Appears in

Oxford Companion to Food

Oxford Companion to Food

By Alan Davidson

Published 2014

  • About

nameko the Japanese name for a small mushroom, Pholiota nameko, which grows wild in beech woods. It is also cultivated, formerly on wetted beech logs and now on a substrate of sawdust and rice bran. Nameko means ‘viscous mushroom’ and its salient characteristic is an unusual slimy coating. The cap is yellow or amber and shaped like that of a cultivated button mushroom. See illustration.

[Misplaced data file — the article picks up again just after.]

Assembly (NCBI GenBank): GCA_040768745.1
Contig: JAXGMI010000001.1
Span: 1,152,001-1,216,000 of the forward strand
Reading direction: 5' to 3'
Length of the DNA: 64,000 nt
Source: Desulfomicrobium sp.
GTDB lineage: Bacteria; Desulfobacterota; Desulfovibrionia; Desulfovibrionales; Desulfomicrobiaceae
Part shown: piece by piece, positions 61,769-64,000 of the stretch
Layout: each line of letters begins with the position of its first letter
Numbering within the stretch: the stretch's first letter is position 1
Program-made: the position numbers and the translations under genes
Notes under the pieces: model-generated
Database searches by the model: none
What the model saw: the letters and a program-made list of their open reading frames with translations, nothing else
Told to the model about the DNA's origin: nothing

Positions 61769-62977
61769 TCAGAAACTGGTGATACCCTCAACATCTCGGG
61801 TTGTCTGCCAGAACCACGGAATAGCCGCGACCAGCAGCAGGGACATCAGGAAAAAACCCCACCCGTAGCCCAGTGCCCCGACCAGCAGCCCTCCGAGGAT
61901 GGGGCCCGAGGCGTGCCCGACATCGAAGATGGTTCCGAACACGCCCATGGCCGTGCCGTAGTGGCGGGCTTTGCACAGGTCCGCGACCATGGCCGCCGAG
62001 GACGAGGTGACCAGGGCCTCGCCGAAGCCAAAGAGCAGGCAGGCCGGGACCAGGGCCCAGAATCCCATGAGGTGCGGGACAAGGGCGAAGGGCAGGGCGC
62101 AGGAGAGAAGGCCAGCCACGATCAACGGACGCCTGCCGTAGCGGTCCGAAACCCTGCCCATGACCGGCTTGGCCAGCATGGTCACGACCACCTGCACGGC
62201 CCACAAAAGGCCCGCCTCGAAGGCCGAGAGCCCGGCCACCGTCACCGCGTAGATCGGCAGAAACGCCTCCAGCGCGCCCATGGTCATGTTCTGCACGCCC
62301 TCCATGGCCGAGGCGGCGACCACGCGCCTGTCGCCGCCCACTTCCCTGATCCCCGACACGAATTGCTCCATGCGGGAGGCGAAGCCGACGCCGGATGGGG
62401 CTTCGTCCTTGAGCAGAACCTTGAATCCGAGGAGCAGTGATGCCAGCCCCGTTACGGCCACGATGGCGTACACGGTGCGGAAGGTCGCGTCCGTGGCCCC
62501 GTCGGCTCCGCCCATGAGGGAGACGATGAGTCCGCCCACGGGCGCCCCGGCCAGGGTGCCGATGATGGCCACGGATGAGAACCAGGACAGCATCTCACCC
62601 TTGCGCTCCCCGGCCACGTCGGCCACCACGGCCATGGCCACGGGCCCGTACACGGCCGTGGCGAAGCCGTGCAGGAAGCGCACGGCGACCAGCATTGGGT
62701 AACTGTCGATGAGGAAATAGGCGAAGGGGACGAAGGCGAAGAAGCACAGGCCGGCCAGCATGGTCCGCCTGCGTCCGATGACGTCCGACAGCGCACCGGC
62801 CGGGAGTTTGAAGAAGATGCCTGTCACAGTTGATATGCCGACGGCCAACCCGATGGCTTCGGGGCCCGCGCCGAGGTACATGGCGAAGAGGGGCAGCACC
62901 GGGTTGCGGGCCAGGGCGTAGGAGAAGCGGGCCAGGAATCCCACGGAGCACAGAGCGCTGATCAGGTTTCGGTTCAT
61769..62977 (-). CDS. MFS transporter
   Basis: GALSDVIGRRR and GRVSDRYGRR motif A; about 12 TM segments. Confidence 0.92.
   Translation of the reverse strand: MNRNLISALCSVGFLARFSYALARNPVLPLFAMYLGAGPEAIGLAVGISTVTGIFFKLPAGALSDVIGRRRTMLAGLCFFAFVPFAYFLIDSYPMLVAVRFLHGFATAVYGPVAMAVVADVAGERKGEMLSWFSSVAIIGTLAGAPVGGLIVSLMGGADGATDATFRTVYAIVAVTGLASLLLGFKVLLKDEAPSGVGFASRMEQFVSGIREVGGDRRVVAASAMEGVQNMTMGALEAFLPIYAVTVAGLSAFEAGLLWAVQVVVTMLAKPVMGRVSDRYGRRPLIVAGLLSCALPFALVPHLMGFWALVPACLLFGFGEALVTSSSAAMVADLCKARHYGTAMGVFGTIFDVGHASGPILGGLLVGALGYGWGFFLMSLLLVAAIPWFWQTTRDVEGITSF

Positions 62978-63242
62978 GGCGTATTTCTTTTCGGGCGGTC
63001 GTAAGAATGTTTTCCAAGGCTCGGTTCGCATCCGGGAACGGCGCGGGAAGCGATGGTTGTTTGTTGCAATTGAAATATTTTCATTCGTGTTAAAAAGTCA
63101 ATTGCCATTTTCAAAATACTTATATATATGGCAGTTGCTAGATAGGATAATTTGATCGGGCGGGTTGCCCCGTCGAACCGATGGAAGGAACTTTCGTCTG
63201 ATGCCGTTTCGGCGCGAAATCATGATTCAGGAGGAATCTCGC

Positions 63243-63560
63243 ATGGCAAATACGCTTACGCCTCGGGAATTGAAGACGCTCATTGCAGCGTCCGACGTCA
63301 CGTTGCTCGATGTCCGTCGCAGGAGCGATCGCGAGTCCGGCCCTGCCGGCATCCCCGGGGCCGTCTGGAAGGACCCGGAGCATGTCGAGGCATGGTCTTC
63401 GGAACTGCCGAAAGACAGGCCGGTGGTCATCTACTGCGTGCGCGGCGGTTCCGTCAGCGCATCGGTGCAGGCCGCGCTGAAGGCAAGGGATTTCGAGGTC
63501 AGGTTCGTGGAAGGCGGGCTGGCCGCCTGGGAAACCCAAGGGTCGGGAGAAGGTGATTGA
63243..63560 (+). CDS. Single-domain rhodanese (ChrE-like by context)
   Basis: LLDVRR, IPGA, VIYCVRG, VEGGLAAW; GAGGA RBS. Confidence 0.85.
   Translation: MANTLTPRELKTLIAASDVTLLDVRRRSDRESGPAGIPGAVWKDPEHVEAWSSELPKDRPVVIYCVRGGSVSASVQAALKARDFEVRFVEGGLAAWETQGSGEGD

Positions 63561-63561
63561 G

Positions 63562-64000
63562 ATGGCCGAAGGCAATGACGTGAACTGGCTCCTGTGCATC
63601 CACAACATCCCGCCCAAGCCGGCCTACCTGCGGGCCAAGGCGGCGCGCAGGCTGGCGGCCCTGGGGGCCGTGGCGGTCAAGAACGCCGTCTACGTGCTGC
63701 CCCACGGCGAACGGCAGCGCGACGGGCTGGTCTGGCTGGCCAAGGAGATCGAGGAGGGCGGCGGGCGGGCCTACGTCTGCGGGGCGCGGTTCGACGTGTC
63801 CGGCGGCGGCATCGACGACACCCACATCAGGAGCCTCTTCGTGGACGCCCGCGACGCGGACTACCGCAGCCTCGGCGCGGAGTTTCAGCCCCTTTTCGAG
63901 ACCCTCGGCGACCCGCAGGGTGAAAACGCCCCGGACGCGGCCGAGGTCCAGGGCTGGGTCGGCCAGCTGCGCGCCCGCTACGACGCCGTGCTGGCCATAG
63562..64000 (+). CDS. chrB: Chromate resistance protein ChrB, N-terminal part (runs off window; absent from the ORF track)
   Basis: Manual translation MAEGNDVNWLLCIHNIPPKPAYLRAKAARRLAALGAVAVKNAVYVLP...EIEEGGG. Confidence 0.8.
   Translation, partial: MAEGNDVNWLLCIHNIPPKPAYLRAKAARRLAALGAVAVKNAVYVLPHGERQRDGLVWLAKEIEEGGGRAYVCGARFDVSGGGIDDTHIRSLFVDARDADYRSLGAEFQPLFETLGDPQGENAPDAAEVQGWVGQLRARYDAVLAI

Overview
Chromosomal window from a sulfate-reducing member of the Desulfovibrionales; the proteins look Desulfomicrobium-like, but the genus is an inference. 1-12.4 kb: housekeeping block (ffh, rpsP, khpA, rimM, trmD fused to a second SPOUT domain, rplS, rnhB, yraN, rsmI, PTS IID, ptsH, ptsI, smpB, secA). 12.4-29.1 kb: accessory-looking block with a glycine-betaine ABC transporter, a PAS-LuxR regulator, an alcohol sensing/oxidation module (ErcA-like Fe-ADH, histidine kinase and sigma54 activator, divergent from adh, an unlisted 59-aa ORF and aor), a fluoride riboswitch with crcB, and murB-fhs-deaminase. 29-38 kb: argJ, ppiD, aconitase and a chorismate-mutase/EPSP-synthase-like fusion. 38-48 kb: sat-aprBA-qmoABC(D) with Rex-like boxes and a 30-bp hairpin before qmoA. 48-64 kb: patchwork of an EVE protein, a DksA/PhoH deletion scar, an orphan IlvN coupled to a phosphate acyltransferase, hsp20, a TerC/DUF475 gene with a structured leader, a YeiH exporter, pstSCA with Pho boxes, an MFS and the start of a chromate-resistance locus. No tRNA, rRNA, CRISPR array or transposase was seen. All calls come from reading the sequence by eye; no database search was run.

The flavour is pleasant and slightly aromatic. Nameko are used extensively in Japanese cooking, e.g. in soups such as miso soup, and stews, and cost less than the more famous shiitake and matsutake mushrooms. They are sold fresh (although they do not keep well) and in cans and preserved in brine in jars.